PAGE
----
Are you wondering why Pinterest is so popular?
The answer is pictures!
Photos are the perfect social media marketing tool for small- and medium-sized businesses.
Why Use Photos?
Photos are eye-candy that attract and engage readers with your offering. As the Jack (or Jill) of all trades, small business owners tend to have limited budgets—and more importantly, time—to promote their business. Therefore, each marketing element must effectively drive results.
With Pinterest‘s recent growth and Facebook’s purchase of Instagram, now’s the time to expand your social media content with photos.
To put this in perspective, Pinterest has experienced exponential growth as tracked by Nielsen, passing Tumblr and Flickr.
Scott shares how to connect and engage your customers with social media. He also explains how Ford uses Google+ and blogging to engage customers and what this means for their business.
Be sure to check out the takeaways below after you watch the video.
As we enter the golden age of social media, companies can no longer afford the luxury of tightly scripted, top-down messaging (e.g., “We’re the best! Take our word for it.”).
Nor can a company simply opt out and remain silent (as epitomized in Northwestern Mutual’s “The Quiet Company” ad campaign of years past).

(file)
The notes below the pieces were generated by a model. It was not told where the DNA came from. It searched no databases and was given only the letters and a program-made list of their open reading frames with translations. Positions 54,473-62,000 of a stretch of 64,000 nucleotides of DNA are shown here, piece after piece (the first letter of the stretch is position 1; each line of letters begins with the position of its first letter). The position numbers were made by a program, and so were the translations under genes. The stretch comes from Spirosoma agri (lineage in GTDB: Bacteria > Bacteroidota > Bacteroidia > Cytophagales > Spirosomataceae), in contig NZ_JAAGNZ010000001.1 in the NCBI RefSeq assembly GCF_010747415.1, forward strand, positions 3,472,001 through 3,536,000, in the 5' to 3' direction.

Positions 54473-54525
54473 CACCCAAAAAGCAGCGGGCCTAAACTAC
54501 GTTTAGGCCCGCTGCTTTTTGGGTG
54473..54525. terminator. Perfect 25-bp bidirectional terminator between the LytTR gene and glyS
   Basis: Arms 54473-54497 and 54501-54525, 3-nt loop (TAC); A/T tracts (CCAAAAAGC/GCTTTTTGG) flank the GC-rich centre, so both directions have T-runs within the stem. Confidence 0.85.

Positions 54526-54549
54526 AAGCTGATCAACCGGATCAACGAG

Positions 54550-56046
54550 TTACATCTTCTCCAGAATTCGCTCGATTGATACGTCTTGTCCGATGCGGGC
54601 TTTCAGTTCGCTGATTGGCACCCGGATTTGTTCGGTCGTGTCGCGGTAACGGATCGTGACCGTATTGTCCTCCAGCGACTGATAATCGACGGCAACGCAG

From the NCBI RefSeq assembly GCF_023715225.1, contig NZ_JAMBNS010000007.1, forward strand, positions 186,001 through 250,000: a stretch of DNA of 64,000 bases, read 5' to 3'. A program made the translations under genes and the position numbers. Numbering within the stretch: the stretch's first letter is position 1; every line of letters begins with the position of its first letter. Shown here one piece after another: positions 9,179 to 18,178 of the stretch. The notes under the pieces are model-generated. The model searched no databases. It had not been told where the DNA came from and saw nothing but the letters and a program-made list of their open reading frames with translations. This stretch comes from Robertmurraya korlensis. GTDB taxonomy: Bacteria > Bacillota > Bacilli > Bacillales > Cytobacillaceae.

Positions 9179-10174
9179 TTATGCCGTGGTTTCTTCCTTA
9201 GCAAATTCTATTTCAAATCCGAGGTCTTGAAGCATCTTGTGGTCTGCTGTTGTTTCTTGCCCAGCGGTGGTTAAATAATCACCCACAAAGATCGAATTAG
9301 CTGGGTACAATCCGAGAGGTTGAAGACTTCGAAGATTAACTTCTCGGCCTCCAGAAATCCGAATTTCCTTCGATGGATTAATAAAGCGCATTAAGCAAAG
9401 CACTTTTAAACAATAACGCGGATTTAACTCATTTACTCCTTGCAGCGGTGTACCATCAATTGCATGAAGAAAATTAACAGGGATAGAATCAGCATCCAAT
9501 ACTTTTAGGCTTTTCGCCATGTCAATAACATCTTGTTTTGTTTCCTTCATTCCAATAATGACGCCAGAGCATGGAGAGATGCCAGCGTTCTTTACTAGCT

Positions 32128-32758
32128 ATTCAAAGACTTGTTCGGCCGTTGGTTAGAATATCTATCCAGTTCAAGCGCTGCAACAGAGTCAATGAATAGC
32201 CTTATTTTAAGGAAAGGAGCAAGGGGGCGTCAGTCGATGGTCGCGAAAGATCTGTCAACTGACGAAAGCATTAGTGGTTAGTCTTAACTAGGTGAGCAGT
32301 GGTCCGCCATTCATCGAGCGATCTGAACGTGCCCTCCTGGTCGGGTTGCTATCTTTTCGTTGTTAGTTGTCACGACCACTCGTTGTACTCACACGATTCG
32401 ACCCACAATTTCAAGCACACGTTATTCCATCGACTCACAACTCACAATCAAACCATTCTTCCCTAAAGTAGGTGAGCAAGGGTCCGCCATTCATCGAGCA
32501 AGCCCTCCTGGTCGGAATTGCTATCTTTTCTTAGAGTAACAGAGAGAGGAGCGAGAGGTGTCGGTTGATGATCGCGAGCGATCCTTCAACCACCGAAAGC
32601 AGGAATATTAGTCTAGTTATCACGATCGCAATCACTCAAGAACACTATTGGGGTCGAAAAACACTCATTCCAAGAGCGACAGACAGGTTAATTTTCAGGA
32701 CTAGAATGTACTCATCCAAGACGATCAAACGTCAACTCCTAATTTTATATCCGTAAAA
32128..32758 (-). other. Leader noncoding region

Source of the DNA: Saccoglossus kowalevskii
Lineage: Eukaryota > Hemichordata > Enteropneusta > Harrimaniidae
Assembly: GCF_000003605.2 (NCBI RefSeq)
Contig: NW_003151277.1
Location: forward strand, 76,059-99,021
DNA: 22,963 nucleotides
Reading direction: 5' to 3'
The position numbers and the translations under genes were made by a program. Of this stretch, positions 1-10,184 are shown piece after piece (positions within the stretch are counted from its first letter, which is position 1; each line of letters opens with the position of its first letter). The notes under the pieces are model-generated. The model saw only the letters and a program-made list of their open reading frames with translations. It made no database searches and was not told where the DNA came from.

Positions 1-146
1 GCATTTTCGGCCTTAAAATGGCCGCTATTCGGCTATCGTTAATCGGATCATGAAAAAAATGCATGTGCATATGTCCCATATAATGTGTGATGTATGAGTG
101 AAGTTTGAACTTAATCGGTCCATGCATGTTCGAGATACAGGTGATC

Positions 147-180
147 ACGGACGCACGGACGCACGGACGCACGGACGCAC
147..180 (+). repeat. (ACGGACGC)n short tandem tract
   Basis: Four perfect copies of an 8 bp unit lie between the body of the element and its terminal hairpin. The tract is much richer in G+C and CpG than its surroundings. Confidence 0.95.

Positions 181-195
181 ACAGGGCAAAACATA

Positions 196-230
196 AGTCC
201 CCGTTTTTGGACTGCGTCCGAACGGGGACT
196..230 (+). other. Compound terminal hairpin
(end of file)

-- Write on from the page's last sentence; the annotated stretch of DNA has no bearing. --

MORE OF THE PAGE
As social media channels have increased, so has the need to communicate effortlessly and simultaneously. Just as presidential candidates now face the constant scrutiny of a 24-hour news cycle, companies are being called on to respond in real time across multiple media platforms. This is not a time for hesitation.
To market effectively, companies need a consistent, compelling brand voice—one that doesn’t pause, mumble or clam up. Here are five ways to share your message comfortably and confidently.
What if these marketing reps would freely write about your brand and tell their friends and all they expect in return is recognition and access to insider information?
Who are brand advocates and what motivates them?
Alterian’s 8th annual survey of marketers examined the changes affecting marketing professionals today. The results below show a developing shift—one that’s moving away from the typical broadcasting we’ve seen in social media’s early days and moving more toward higher engagement.
According to the survey, marketers admit to struggling with customer engagement on multiple channels. This makes sense as many marketers are just beginning to experiment with more engagement efforts, one channel at a time.
In the near future, we’ll begin to see this single channel engagement morph into a more synergistic engagement effort over multiple channels. As we’ve seen with other social media trends, these shifts take time.